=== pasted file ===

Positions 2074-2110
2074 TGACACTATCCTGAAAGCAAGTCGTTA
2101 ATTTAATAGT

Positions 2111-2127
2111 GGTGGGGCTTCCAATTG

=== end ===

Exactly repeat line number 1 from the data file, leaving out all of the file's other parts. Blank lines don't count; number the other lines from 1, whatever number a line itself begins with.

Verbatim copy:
Positions 2074-2110